A search on the internet provided for this issue with raising honey bees yielded an interesting answer—a front-screened porch. The theory is that the homies can find their way in and out, but the robbers become confused. So I quickly built the screened porch and put it in place overnight, using wire to pull it tightly against the hive body. To be on the safe side, I covered the top of it with a light piece of screen that could easily be removed, but still provided a slight opening along the length of the hive. Success! Most of the robber bees could not get in. The few that did crawled around on the screen and could not find their way back out. But my own girls were coming and going with no problem at all.
Concerned now that the honey supply for my hive was too low for the winter, I bought some bee food online. The ingredients weren’t listed, but I trusted the company—until the food arrived. I was horrified to see that the number one ingredient was high fructose corn syrup. The next was hydrogenated oil followed by genetically modified corn, soy, and other nasty components. The five-pound brick went into the garbage. I don’t eat that kind of junk and don’t expect any of my animals to either.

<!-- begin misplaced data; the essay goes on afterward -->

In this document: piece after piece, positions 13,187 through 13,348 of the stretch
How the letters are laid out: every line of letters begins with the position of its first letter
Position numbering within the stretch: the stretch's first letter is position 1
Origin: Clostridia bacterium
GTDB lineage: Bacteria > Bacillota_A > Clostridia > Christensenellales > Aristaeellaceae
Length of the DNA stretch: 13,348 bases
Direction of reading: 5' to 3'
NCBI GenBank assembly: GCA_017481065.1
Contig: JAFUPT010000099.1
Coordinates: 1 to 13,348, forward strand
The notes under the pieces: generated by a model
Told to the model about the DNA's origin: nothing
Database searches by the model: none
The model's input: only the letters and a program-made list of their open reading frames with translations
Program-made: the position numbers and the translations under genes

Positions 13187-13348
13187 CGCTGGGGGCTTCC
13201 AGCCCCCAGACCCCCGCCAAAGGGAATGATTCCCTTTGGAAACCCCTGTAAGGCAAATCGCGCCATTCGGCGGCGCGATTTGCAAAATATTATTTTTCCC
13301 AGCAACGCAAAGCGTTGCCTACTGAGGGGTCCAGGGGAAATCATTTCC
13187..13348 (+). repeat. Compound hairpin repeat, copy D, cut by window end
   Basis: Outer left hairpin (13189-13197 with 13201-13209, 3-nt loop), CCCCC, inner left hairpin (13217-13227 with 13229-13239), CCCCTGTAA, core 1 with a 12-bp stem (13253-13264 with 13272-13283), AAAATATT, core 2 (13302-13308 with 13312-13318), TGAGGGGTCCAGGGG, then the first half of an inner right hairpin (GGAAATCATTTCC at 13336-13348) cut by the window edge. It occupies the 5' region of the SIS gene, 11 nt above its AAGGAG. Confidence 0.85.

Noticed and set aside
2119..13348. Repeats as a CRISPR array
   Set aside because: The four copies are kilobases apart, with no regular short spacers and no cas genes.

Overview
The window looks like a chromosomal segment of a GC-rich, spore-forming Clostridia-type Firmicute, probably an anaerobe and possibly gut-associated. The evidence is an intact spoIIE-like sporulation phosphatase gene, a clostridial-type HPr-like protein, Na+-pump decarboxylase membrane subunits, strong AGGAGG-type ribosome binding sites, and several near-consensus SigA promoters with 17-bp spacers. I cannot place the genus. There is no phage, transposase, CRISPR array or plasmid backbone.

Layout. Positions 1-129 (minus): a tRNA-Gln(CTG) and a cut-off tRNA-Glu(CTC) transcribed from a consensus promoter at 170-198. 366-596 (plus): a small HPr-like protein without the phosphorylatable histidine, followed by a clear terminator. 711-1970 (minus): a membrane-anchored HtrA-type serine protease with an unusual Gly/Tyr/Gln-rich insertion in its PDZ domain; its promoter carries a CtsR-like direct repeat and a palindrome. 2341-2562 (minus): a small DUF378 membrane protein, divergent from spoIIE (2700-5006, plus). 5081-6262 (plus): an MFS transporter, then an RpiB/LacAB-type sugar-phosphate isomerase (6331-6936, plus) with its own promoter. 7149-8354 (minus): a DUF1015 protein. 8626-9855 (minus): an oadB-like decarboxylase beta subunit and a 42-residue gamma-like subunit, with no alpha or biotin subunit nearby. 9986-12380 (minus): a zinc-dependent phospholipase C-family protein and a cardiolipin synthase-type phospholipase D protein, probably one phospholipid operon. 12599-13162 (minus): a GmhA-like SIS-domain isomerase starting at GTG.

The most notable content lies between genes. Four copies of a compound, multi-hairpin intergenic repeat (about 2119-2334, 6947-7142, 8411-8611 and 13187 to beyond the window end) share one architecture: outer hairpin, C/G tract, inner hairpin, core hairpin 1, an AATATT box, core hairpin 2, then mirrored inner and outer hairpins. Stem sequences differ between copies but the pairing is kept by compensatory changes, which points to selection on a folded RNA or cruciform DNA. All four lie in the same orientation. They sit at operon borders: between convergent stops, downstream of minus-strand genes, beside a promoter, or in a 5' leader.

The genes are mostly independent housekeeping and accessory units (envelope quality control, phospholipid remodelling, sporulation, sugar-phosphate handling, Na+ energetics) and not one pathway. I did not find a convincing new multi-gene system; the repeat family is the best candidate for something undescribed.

Luckily, I had also ordered the book, Natural Beekeeping by Ross Conrad, and now read it cover to cover for tips on raising honey bees. For bee food, he offers a recipe of shortening and sugar. You can add peppermint for tracheal mites and thymol for varroa mites. I used organic shortening to ensure there was no hydrogenated oil and used cane sugar since almost all beet sugar comes from GMO beets.